In this blog post I want to show you how to get an HTTPS certificate (for free) to protect your web site.
The certificate will be issued by LetsEncrypt, but you will use GetHttpsForFree to get your certificate.
So why would you use HTTPS??
Some setup required
In these steps you will use OpenSSL, so please install it first.
After installation, make sure openssl.exe is in your PATH environment variable.
In step 3 you're going to execute a number of commands. However these are
bash commands, so on windows you have a choice. If you already have Windows 10 64-bit anniversary update you can install
bash for Windows (but read on for a simpler solution).
This link explains how to install the bash shell in Windows 10.
The other way (easier and no restart required) is to install Git for Windows. Simply take all the defaults during installation. This includes a bash shell where you can run the commands.
Open the git bash shell (Windows key followed by
Step 1: Registering your public key and e-mail
Start by opening your favorite browser and go to GetHttpsForFree.
This part should be pretty straightforward. In Step1 : Account Info you enter your e-mail and public account key (read on).
Generating your key-pair
SSL Certificates are actually asymmetric key-pairs with meta-data (including your domain), so the first thing to do is to create your key-pair. This is actually easy to do with openssl.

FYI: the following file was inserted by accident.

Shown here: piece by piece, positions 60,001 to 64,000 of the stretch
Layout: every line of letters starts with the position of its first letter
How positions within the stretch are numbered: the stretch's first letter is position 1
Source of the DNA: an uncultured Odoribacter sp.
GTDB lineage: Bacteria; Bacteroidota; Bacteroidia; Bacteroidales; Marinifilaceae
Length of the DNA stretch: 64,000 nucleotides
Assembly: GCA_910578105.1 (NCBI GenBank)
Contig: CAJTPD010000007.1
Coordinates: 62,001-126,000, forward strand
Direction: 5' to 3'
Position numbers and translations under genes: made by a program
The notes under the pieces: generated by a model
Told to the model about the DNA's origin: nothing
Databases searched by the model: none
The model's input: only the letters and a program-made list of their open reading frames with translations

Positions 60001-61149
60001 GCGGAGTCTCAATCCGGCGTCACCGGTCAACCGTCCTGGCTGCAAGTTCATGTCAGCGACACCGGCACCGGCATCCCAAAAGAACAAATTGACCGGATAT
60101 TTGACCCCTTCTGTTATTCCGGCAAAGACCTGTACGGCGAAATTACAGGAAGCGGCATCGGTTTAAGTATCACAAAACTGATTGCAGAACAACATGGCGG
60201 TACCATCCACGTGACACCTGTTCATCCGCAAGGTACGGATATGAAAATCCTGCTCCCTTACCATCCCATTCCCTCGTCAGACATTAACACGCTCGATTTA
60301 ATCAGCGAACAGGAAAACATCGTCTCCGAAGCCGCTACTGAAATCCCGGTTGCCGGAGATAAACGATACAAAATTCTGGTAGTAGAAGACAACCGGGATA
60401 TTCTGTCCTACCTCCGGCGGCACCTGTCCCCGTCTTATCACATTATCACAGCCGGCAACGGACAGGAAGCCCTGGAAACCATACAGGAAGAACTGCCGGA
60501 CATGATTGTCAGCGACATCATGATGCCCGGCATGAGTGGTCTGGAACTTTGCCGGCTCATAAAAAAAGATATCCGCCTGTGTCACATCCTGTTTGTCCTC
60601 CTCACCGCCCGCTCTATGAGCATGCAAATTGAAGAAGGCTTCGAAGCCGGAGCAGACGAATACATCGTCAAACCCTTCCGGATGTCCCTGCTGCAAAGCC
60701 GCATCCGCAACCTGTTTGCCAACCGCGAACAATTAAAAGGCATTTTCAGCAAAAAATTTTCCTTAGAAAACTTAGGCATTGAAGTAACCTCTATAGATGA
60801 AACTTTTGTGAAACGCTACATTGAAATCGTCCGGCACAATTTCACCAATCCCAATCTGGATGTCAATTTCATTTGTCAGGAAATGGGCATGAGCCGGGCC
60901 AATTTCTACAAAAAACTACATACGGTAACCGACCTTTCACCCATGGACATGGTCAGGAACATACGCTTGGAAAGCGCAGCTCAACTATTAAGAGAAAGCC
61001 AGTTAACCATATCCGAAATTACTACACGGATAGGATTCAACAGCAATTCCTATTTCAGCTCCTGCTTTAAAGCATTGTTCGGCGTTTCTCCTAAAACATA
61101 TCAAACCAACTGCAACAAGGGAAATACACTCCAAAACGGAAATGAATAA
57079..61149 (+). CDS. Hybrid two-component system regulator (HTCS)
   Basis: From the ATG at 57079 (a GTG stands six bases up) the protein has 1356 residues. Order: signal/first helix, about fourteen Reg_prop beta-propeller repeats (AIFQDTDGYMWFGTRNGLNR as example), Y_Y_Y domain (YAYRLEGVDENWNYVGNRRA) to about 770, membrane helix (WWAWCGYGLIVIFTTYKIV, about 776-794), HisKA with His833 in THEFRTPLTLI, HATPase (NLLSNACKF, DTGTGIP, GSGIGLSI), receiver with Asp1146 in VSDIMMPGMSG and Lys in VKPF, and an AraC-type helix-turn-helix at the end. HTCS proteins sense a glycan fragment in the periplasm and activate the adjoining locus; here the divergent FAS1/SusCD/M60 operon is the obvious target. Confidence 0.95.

To generate your key-pair, execute following command (and keep this key safe and private! Compare it to your credit card number). The command will generate a key pair that is used for communication (signing a bunch of stuff in step 3), it is not the certificate's key.
This command uses a file named
account.key, feel free to substitute this with your own choice of file name.
openssl genrsa 4096 > account.key
This file now contains your private key, which you don't want to share.
Now you need to extract your public key, and as the name suggests, this part you can share.
openssl rsa -in account.key -pubout
This will write to your console the base64 encoded public key.
writing RSA key
-----BEGIN PUBLIC KEY-----
-----END PUBLIC KEY-----
Now copy everthing (and including) between the ---- into the Account Public Key input in your browser.
Click on Validate Account Info to check if you made a mistake.
Step 2 : Creating the Certificate Signing Request
A Certificate Signing Request (also CSR or certification request) is a message sent from an applicant to a Certificate Authority in order to apply for a digital identity certificate. It usually contains the public key for which the certificate should be issued, identifying information (such as a domain name) and integrity protection (e.g., a digital signature).
Start by creating a seperate key for the CSR:
openssl genrsa 4096 > certificate.key
This will generate another key-pair, which will be used for creating the CSR. Execute following command to do this (and read on on how to fill in a number of questions):
openssl req -new -sha256 -key certificate.key -out certificate.csr
You will now answer some questions, most of which are pretty straightforward, but make sure you select your domain when entering the common name.